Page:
Welcome to my Writer’s Block!
We are talking about word count today. Whenever anyone asks me about books I have written or am working on, they inevitably ask me about how long it is. Truth is I know that they want to know how long it is, in pages. Yet, I answer them in word count.
“Sixty-eight thousand words? How many pages is that?” they ask. And I know there is a formula for figuring it out in a general sense. For the purposes of being able to answer those questions about page count, the following information is listed on fionaraven.com:
Using your current word count and the appropriate formula below, calculate the number of pages you can expect in your finished book:
Your word count divided by 390 = page count for a 5.5″ x 8.5″ book For example: 50,000 divided by 390 = 128.20 pages
Your word count divided by 475 = page count for a 6″ x 9″ book For example: 50,000 divided by 475 = 105.26 pages
In the examples above, use the 5.5” x 8.5” for fiction, and the 6” x 9” for non-fiction.
But Back To Word Count 🙂
Word count is how writers determine what kind of baby we have: is it a short story, novella, epic novel? We can generally tell by the word count. There are several sources for a description of word count “requirements”, but it is also important to realize there is also some grey area there as well. I tend to lean toward the more flexible word count designations.
Writer’s Digest has a very good post about it here, where they show optimal, acceptable, and unacceptable ranges for just about any fiction book and level. I like this article, because of that “grey area” I spoke about earlier. Nothing I do is ever black and white. I have said this other places on my blog, but the arts, to me, are living things. They evolve, grow and develop in differing ways.
Does word count really matter? I think it does. If you pitch a book to an editor at a press or to a literary agent, it really should fall into the word count range for the genre that it is. The agents and editors know the market. They know what readers specific genres expect as far as word count. So, I think it does matter.
What happens if your novel falls short of the desired word count? All is not lost. While I believe in word count ranges, if a story is well told and it’s only a novella length piece, maybe that’s what it was meant to be. And if your story explodes into the hundreds of thousands for word count? Perhaps you have a series on your hands!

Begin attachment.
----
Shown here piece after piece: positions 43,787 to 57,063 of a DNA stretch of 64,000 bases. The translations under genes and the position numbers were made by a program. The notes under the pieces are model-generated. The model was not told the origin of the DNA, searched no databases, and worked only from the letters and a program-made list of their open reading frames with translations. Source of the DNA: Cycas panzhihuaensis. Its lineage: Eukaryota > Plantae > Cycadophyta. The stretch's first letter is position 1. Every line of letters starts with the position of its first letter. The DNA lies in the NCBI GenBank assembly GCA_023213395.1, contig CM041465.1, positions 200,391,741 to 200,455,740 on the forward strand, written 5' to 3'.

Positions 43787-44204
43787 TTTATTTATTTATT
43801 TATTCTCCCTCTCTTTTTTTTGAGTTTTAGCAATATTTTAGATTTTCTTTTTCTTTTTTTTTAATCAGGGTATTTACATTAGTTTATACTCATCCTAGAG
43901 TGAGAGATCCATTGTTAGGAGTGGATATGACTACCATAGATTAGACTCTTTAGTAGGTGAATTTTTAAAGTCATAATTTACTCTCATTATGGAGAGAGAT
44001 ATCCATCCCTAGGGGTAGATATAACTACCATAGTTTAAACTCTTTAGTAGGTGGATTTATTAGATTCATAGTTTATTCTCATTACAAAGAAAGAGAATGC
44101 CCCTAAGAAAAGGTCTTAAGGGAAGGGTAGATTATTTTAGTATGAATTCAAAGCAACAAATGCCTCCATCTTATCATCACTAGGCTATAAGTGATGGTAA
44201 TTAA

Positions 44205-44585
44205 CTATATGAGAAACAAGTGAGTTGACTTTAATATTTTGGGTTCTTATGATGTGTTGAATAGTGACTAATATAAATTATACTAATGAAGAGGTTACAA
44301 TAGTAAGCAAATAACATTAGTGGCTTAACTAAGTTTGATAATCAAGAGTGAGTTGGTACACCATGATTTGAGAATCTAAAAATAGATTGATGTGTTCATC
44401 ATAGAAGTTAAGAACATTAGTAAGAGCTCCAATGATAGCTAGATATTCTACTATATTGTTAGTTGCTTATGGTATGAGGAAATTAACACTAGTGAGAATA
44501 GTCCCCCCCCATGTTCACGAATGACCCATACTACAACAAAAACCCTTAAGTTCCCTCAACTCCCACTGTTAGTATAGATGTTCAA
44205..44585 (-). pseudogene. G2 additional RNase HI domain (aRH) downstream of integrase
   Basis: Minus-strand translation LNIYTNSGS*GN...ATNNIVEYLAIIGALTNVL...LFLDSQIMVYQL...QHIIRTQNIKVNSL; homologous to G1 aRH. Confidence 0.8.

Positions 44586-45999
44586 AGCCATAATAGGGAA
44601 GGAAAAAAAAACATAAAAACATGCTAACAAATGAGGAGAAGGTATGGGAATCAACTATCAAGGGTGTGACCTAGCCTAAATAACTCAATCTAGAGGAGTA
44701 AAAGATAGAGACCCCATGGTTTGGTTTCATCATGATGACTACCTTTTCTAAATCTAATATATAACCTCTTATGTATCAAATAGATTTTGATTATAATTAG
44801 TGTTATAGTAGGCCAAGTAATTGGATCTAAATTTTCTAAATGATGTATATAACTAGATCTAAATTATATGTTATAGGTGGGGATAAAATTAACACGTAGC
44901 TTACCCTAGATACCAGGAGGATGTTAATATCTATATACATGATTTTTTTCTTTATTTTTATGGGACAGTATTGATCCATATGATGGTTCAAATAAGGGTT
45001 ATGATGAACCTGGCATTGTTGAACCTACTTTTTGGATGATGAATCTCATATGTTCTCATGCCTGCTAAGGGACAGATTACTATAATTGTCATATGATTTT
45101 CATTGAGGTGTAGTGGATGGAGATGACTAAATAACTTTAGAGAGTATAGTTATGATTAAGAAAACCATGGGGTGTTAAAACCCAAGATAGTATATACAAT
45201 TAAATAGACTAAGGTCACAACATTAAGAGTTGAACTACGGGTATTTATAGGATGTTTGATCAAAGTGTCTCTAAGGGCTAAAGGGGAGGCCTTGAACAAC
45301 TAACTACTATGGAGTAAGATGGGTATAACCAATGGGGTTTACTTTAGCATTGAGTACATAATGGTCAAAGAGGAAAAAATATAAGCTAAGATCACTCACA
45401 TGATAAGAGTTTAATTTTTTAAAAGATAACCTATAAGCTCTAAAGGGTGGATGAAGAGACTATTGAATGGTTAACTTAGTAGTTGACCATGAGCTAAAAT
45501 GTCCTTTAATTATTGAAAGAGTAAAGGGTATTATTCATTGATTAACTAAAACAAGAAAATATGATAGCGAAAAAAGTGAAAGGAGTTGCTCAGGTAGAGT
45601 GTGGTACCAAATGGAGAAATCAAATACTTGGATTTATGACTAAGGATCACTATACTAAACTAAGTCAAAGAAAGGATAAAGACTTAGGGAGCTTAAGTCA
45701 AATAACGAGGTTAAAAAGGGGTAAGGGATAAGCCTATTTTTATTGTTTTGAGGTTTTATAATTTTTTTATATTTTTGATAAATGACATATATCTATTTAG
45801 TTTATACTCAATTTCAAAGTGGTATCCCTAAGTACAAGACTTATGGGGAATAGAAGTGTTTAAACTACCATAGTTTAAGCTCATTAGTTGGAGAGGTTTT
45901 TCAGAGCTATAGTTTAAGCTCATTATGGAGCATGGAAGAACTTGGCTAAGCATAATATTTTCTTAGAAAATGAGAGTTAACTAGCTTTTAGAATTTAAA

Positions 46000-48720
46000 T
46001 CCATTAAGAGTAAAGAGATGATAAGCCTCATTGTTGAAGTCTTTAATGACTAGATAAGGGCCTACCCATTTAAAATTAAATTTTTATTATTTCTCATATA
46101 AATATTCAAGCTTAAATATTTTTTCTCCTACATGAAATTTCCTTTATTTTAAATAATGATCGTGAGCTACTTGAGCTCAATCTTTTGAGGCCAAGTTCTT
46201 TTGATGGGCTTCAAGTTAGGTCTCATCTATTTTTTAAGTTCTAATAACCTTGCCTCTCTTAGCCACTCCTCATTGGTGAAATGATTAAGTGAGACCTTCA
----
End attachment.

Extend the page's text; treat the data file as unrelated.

Is word count something you should focus on from the beginning of a project? Maybe, maybe not. For example, I believe in a free-flow writing process. I do like outlines (a LOT!), but when actually doing the writing of a first draft, I get the ideas down, and fill in gaps later. I tend to be a very lean writer, generally speaking. I don’t think I could ever write a novel of epic length. It doesn’t suit my style.
But if it is November 1, and I am embarking on another trip through NaNoWriMo, word count is everything to me! I want to win, so my goal is 50K or more words by the end of the month.
How do you feel about word count? Do you follow any hard and fast rules, or are you an embracer of the grey area, like me? Comment below! I love to connect with my readers J
If you are an author looking to find an agent, then it’s wise to follow the rules and stay within the range of word counts. When writing YA fiction I’m aiming for 65K words more or less. Like you I can never write a very long novel and I don’t see the point. I don’t write an outline but have the idea for the ending. I write a short draft of the basic story from start to finish with maybe 20K words. Then I slowly expand each chapter and think how can I add another subplot. Once I have a version with 50K words I know that I have a novel. Best wishes with your novels.
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Thanks for commenting! I totally agree about the importance of staying within the range. If you plan to sub it out to agents, they know what is expected by publishers and readers. Good luck to you, too!
Now that we are talking I wonder about you being musician. Can you elaborate what do you perform as musician? Also composing? Thanks.
I am a flutist and music teacher in a public school. I teach middle school aged students. I don’t do a lot of composing these days, but I used to enjoy it.
Thanks. I stumbled into writing after writing a Musical and decided to write it also as a novel. I like your time travel story set in Vienna during 19th century. I have a chapter set in Vienna but during the 21st century. There is a mistake, I think, in your summary of your novel Misty Dawn and Violet. Suddenly Misty and Violet turn into Lucy and Ethel.
Lol! I have Lucy and Ethel in there as a comparison to the characters in I Love Lucy. Thanks for the compliments on my time travel, too! Thanks for chatting with me today and good luck! 🙂 It was nice to chat!
[…] posted about word counts on this blog before, too. I think it’s really important to keep them in mind because agents […]